Let’s face it. . . while we love them endlessly, sometimes our dogs do things we’re not exactly proud of. And when it comes to these strange habits, dogs eating “poo” just might take the cake.

There are a variety of factors that could be playing into this odd habit of “Coprophagia” (the act of eating feces). While it’s a common behavior for many animals, particularly dogs, here are a few common reasons for the behavior, and how to address it.


Often, a dog craving and eating poop comes from a lack of nutrients. Dogs are smart; they know that feces are composed of useful bacteria that they need. If they’re lacking, consuming feces is an attempt to gain back the nutrients that they’re missing.

Solution: Switch up their diet. Kibble-heavy, highly processed foods don’t contain the appropriate amount of digestive enzymes that they need; without them, they cannot properly absorb their food. This leads to dogs releasing important nutrients undigested, which then leads to them consuming the feces in an attempt to recoup those nutrients.


Does your dog spend a lot of time alone? Dogs who spend more time in isolated areas, or with not much to do, are more likely to eat poop than those who interact frequently with others. They may also be seeking attention by doing so; if they’re feeling a little lonely, they know you’ll coming running and give them your time (even if it’s you scolding them) when they indulge in this bad habit.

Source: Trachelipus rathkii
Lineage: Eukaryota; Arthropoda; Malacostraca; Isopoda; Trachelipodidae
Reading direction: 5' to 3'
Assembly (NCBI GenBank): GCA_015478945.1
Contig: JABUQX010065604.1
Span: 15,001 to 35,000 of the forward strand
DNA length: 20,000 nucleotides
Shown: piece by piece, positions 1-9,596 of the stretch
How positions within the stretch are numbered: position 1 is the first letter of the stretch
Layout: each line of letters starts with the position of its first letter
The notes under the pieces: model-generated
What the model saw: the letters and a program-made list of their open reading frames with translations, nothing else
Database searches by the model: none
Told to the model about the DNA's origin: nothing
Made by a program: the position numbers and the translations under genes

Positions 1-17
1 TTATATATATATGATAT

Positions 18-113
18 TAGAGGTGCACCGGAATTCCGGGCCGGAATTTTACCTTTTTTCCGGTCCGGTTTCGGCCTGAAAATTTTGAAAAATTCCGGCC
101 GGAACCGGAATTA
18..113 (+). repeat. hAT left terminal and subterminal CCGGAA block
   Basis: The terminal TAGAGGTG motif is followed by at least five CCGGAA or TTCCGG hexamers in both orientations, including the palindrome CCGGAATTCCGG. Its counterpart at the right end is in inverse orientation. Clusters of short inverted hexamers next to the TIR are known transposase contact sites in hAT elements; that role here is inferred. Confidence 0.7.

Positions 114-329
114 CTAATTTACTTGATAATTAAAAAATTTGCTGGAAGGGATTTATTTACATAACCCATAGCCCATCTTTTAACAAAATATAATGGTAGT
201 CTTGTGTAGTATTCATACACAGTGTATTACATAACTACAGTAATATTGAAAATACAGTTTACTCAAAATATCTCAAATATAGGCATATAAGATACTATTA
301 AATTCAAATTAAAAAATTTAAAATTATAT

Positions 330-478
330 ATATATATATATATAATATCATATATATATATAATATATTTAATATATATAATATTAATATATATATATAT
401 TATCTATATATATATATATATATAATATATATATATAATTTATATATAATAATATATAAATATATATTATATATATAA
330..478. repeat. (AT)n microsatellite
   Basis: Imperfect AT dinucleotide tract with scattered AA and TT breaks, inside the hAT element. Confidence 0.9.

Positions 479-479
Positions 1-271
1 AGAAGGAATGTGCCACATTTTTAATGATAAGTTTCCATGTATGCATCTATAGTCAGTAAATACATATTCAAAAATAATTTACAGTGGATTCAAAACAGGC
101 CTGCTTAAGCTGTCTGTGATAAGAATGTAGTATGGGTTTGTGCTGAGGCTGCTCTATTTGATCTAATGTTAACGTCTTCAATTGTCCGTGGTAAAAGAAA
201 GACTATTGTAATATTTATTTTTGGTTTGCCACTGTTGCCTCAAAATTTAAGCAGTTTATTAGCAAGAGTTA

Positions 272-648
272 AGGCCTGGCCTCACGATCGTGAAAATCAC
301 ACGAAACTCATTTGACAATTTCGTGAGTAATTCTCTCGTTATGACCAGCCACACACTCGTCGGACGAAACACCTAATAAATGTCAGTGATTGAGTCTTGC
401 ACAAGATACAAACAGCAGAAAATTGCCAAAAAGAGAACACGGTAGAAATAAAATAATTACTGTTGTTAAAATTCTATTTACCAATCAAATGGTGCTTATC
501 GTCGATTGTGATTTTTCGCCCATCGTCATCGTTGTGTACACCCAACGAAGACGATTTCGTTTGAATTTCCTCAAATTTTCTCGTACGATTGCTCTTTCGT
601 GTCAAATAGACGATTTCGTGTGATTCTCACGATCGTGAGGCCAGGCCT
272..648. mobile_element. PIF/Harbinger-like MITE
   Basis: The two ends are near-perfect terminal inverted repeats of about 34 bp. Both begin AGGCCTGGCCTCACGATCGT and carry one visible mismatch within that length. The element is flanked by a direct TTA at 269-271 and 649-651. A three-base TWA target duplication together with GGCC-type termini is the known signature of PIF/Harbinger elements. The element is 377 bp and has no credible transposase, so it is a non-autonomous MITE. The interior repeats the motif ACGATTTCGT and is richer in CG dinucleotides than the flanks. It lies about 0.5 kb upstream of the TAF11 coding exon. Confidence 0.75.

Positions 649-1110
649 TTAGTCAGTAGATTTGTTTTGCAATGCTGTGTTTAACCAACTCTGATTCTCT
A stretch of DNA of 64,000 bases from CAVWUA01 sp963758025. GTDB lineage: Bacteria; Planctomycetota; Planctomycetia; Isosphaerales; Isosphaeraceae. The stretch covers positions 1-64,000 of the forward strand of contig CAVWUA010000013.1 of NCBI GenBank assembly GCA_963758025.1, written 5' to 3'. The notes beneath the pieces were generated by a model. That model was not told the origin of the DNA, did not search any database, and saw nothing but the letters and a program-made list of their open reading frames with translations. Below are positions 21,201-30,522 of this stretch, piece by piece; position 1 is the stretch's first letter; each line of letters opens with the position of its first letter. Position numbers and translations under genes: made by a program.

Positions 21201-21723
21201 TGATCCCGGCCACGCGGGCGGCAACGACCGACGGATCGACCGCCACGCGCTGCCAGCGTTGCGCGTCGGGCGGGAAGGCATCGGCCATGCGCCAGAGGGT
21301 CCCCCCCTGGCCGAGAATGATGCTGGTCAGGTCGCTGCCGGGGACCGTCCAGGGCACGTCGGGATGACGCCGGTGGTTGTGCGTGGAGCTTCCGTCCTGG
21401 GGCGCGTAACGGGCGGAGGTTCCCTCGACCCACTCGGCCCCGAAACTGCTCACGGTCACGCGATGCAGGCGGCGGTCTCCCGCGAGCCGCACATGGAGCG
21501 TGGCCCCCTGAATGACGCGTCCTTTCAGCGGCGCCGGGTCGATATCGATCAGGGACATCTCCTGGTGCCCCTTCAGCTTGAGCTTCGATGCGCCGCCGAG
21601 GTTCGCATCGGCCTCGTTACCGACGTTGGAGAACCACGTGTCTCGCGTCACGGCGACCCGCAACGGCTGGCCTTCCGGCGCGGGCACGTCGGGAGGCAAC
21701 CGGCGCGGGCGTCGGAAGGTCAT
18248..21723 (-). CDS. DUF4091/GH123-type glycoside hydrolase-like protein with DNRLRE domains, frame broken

Solution: Make sure your dog is entertained when you have to leave them alone. Check out our post about technology and treats for some great ways to keep your dog occupied and mentally stimulated while you’re out of the house. And when you do get home, make sure you spend time giving them the love they deserve!


Unfortunately, coprophagia can be taught by other dogs. As puppies, their mother will eat their stool. This is two both keep their area (den) clean, and is a natural instinct to protect predators that might be drawn in by their sent. The mother does this from the time the puppies are born until they are weaned, and since puppies are impressionable, they may naturally follow her lead and do what she does.

Solution: Ensure that you keep a close eye on your dog while interacting with all other dogs, and quickly clean up after them so they do not have a chance to inspect the feces. Remove the dog from the area by calling for them, and reward them with a treat and verbal encouragement for their good behavior.

Watch our video with Dr. Patton, Animal Nutritionist, to get even more “scoop” on why your dog is eating poo.

Read more strange behaviors and what they mean about your pet dog.